Can GPIO measure injector pulse width directly?

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diztroy
Posts: 5
Joined: Thu Apr 05, 2012 7:19 am

Can GPIO measure injector pulse width directly?

Post by diztroy » Thu Apr 05, 2012 7:21 am

Question: How to use GPIO to measure injector pulse width directly (in non-CAN, standalone mode, for datalogging)

Background/Discussion:
I would like to use GPIO in standalone mode to monitor vehicle speed along with injector pulse width for an instant MPG calculator in TunerStudio. The vehicle speed should not be a problem with the VR inputs available, but I'm struggling with measuring the injector pulse width directly (non-CAN). I understand that normally this information is easily gathered from the megasquirt controller, but I don't have a megasquirt installed in this car just yet, so I would like to find a way to measure/log the injector pulse width before I convert to full engine control. As I understand it, the GPIO could not directly measure pulse width, so it will need some hardware modifications.

I struggle with electronics design, so until I gain more experiance the best I can do is google for a solution. I found this pulse width to voltage converter starting on page 92 of Electronics, Design, Strategy, News . http://www.edn.com/contents/images/102501di.pdf

Is this a viable solution? Would it be a simple matter of hooking up the injector (-) to the PULSE IN and then reading the output of IC3 at a general purpose input of GPIO? Also it seems the circuit would need to be modified for a wider range of pulse widths, what range would be suitable?....what parts would you modify and what values can you suggest?

Thank you for any and all comments and suggestions!!

-Troy

Bernard Fife
Posts: 1696
Joined: Fri Apr 04, 2008 1:28 pm

Re: Can GPIO measure injector pulse width directly?

Post by Bernard Fife » Thu Apr 05, 2012 9:20 am

Troy,

The GPIO board can measure pulse widths directly - this is much more flexible than converting the PW to a voltage, etc. I will attach some notes on how to use the timers to capture external events.
060227_TIC.pdf
(329.25 KiB) Downloaded 353 times
For the hardware, you can connect directly to the injector's negative side (the controller side that grounds the injector to fire it). Some initial considerations are:

- You need to make sure the signal never exceeds 5.6V, so you likely need a voltage divider circuit. To do this, put a resistor (about 1K ought to do it) in between the signal and the processor, and a 1K Ohm resistor between that resistor and ground. These will cut the voltage in half. Then to get the voltage down to safe, stable level, use a 5.1V Zener diode (such as 1N5231BFSCT-ND) connected to ground on the non-banded end, and connected between that resistor and the processor on the banded end.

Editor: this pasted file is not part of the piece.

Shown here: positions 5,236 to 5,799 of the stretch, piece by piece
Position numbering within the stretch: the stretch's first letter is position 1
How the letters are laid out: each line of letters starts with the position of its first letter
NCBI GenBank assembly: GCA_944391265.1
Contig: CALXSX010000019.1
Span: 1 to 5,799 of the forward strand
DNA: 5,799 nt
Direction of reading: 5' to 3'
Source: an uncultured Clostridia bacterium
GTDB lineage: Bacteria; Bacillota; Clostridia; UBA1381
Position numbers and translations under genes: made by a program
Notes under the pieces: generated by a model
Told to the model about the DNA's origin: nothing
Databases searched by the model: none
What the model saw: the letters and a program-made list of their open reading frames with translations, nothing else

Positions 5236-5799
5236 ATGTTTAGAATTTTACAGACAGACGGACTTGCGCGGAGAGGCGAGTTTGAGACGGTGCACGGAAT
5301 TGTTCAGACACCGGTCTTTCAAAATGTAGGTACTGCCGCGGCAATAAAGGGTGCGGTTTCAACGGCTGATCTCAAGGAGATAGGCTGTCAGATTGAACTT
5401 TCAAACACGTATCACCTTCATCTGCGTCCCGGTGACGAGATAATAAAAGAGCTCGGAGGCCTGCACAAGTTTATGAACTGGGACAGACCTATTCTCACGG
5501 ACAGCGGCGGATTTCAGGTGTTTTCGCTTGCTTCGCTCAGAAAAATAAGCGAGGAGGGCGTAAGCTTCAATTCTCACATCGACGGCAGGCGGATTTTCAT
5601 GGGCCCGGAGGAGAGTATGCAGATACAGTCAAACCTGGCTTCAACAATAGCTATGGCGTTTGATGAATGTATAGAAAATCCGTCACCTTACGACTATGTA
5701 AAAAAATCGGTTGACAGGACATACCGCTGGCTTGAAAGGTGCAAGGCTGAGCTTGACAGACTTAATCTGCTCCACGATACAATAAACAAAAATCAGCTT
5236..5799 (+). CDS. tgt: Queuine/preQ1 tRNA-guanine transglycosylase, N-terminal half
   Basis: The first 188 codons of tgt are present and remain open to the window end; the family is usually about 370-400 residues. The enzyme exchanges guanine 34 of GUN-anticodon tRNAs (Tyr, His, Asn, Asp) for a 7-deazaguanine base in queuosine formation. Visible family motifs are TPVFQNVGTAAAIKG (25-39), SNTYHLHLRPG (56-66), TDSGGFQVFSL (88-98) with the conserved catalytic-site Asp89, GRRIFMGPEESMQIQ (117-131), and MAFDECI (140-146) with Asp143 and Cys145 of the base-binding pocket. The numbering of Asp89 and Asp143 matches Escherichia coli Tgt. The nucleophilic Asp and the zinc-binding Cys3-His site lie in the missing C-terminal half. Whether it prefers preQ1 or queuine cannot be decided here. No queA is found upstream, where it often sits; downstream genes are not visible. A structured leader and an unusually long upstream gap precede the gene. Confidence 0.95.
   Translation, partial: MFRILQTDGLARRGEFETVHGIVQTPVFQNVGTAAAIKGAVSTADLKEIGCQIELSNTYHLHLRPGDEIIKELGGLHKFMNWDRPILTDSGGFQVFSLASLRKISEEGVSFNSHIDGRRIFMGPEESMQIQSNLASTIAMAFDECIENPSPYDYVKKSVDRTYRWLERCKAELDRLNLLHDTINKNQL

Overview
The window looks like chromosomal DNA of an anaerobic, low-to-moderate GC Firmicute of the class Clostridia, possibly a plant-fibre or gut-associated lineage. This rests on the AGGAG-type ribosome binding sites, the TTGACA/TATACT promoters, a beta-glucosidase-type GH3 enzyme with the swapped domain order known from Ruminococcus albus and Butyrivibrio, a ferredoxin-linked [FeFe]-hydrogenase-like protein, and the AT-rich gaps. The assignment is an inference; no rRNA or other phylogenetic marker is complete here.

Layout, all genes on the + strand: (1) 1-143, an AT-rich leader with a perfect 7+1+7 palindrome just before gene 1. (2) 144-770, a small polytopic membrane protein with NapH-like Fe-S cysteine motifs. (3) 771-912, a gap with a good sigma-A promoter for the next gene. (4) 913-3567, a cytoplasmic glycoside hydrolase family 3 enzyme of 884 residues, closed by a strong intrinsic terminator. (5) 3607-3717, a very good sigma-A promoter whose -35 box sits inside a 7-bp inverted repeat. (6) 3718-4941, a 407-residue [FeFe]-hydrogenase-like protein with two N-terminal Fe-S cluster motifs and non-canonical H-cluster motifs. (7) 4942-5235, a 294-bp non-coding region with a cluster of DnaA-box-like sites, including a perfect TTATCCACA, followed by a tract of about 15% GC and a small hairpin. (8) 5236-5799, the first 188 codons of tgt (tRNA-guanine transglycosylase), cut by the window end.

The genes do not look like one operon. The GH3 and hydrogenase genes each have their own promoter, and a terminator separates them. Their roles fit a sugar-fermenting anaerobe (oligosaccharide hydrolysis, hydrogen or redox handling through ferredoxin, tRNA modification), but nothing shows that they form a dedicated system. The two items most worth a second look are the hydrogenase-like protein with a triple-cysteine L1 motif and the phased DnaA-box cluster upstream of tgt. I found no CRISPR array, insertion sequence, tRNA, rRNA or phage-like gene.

- For the GPIx circuits (http://www.msgpio.com/manuals/gpi.htm), this would mean:
-- nothing in Rc
-- Ra = 1K Ohm resistor (1/4 watt)
-- Rb = 1K Ohm resistor (1/4 Watt)
-- nothing in Cb
-- Ca = 5V Zener diode

- The pulse width will be the time from going low to going high (i.e. falling edge to rising edge). That's because the controller grounds the injectors to fire them.

- The timer port pins are PT0 to PT7. The default circuit assignments at the 25x2 header are:
-- PT0 - VR1 (this is used as the vehicle speed sensor input in the trans code)
-- PT1 - PWM4 (used as output2 in the trans code)
-- PT2 - PWM3 (pressure control PWM output in trans code)
-- PT3 - PWM2 (torque converter clutch output in trans code)
-- PT4 - PWM1 (speedo output in trans code)
-- PT5 - VR3 (input shaft speed sensor)
-- PT6 - VR2 (upshift button in trans code)
-- PT7 - VR4 (spare output 1 in trans code)
but you can jumper any pin to any circuit you prefer.

Lance.
"Never wrestle with pigs. You both get dirty and the pig likes it." - George Bernard Shaw

diztroy
Posts: 5
Joined: Thu Apr 05, 2012 7:19 am

Re: Can GPIO measure injector pulse width directly?

Post by diztroy » Thu Apr 05, 2012 11:31 am

Lance,

Thanks so much for the background material and circuit information and tips, all very very helpful!

As typical, I was making this harder then it needed to be, glad to know GPIO can measure pulse width as you have show. Now to get the parts and pieces together, I'll report back here when I get it going. :)

-Troy

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